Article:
Connecting ideal readers with their ideal reading experiences

Another writer friend blogged recently about how we see things. She wrote:

The ways in which people interpret the world have always amazed and intrigued me. How two people can look at the same situation, be armed with the same knowledge about it, and yet still come out with different conclusions (aka ‘politics’). How two people can have a very similar experience and yet react in wildly different ways. How something that can floor one person won’t bother another.

But even more subtly: how the individual ways in which we think about the world – our personal hermeneutics – help us to see things through a unique lens.

She concluded by making the point that not only should we try to notice more details about our world; we should also think seriously about trying to “flip the result around to view things from a different perspective.”

This got me thinking about two things. My day job is in marketing — specifically, content marketing — where it’s my job to position and frame products in a way that appeals to target customers. (More on that in a second.) Because I’m getting ready to launch two books, I’m thinking about marketing them in terms of the connections people might be able to make with them.

Forging a connection with the right words

When we have a connection with a person, it’s easy to assume that they know what we mean, that they’ll be able to tell a sarcastic text message from a serious one, for instance, or that we’re teasing them rather than insulting them. We might think we don’t need to choose our words as carefully as we do in other company, or that we can ever be misunderstood.

Yet, we forget that on any given day, our friends are dealing with a range of influences besides just ourselves, our words, and their regard for us. There are the current day’s or week’s stress factors, and the words or phrases or tones — sometimes all three — that can trigger deep, bygone hurts.

And when we, as authors, are trying to connect with an entire group of people? Marketing experts tell us to have reader/customer personas, the people we think our products (including books) would be the perfect match for. Creating these personas often involves a careful balance between:

  • a loyal group of fans, a small core group of people who always leave great reviews, attend signings, and share your stuff on social media</>
  • a broader audience, people who have some but not all things in common with your most loyal readers

From here, we’re supposed to be able to work out just the right ways to position and frame our books, to communicate whatever we want our takeaways to be.

When the ideal could be one among many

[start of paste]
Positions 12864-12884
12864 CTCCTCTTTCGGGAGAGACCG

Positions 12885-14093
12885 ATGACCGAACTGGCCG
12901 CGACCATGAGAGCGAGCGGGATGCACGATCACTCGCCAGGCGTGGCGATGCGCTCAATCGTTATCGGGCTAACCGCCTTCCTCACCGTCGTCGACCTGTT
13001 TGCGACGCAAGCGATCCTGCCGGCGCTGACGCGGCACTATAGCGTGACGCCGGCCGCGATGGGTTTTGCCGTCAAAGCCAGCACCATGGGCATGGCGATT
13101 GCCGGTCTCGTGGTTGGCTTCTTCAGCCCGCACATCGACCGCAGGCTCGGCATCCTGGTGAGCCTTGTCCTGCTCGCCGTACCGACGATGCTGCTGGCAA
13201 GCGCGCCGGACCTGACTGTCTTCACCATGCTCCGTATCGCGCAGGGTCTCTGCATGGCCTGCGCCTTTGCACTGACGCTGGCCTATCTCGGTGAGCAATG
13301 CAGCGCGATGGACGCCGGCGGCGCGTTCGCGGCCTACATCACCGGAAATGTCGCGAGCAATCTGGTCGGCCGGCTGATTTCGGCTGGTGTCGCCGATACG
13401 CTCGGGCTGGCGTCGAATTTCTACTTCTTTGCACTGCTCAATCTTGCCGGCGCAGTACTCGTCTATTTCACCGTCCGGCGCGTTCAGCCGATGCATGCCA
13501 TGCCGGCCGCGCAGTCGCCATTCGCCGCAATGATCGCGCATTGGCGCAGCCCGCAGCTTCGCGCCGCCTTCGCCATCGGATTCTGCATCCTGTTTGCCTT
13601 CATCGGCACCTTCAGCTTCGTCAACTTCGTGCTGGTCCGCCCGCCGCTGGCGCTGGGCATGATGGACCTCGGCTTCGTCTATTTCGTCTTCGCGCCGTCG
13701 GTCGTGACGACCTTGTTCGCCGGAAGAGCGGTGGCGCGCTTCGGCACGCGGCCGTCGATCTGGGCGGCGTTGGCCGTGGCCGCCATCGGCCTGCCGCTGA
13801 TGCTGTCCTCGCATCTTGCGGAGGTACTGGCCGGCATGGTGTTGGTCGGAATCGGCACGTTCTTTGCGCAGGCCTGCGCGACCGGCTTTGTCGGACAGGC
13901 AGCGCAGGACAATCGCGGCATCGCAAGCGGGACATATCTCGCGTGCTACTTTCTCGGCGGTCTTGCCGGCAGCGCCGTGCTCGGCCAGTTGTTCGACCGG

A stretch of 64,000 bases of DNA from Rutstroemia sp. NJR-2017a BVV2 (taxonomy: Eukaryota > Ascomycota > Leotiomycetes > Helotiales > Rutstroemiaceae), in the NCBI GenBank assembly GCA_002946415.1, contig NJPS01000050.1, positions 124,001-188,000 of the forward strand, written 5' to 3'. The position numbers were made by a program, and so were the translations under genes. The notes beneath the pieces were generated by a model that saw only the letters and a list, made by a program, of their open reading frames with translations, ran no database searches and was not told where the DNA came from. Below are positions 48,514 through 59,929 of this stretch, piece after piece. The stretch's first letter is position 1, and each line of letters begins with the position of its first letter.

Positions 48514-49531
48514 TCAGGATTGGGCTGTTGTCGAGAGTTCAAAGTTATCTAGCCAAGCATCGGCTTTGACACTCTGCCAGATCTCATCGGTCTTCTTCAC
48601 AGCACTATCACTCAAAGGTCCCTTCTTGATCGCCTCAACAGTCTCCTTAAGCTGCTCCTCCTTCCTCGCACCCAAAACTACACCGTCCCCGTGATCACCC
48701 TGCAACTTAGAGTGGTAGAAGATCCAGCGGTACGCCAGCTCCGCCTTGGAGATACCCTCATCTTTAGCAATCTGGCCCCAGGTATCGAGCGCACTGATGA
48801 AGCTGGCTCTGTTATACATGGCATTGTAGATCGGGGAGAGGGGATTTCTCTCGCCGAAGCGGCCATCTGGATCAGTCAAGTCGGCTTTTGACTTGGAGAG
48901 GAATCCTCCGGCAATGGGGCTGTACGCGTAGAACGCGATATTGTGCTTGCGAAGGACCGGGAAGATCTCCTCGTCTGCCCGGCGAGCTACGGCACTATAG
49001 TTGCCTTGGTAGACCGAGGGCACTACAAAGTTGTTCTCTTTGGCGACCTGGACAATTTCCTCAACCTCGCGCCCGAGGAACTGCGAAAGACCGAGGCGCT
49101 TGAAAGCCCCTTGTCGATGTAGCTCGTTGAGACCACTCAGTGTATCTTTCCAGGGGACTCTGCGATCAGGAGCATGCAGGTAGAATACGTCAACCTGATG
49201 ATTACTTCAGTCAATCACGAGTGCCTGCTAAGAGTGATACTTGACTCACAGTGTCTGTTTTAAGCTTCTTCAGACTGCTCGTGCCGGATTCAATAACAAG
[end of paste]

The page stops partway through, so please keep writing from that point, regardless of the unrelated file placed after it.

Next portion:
And yet, I’ve been finding that my ideal readers seem like as much of a mystery to me as people in general. In real life, I either connect, or I don’t; I have little control over this, other than to be friendly and approachable, but that’s about the extent of it. Just as I like to leave the door open for people to interpret what I say and to connect, however unexpectedly, I also believe it’s important to embrace whatever interpretation people make of my writing.

Needless to say, I’m still working out the “ideal reader” thing. It doesn’t help that I write such a range of stories; I don’t like to be locked into a formula any more than I like to be locked into a group of people. I guess most of all, I’m hoping to find people who appreciate that range, who will find one thing they connect to and keep coming back — if nothing else, to be pleasantly surprised.

How do you connect ideally with books and their authors?

2 comments on “Connecting ideal readers with their ideal reading experiences

  1. Thanks for the link! 🙂

    You’re so right. I was talking with a friend the other day about how we’re all subtly different people on different days, based on how we’re feeling and what’s going on around us.

    I think it’s often more difficult to define your audience than marketing experts give you credit for, assuming you still want to be a ‘real’ person. There are people I follow because they have incredibly strong personal brands, and from that perspective they’re doing the marketing bit right, but I don’t want to be like that. Part of who I am is a person who doesn’t want a ‘personal brand’. And I feel like a lot of nuance gets lost when it comes to promotion. Sometimes people will agree with me, sometimes they won’t; sometimes they’ll agree with 40% of what I say but hate the other 60%, or be ambivalent towards half of it. I personally love this nuance but it seems to be floundering in a world of social network echo chambers and personal branding. I want to position myself as a bit of everything, and have people feel free to like or not like whatever they want, and not feel bad about that.

    Rant over, sorry… 😉

  2. No apologies needed for ranting! 😉 This feels like an ongoing debate in the author community, and obviously there must be something to the traditional model of writing different genres under different names. The thing is, though, I hear from authors who are “known for” particular types of books that selling is harder and harder to do. I feel like, if that’s the case, then why stress myself out trying to anticipate the Next Big Trend, when it may or may not be true to who I am? I know some authors can do this; it’s a job to them. But where it’s an outlet for me, I feel like, my fiction will be better for remaining true.

    I love that nuance, too — with the caveat that it’s something I’m still learning for myself, or rather, unlearning years of being a binary thinker (which I think was a necessary adaptation given my particular brain quirks; easier to organize binaries…). Recognizing that binaries don’t allow room for some marvelous complexities and a certain richness, which I think too many people are actually afraid to explore!

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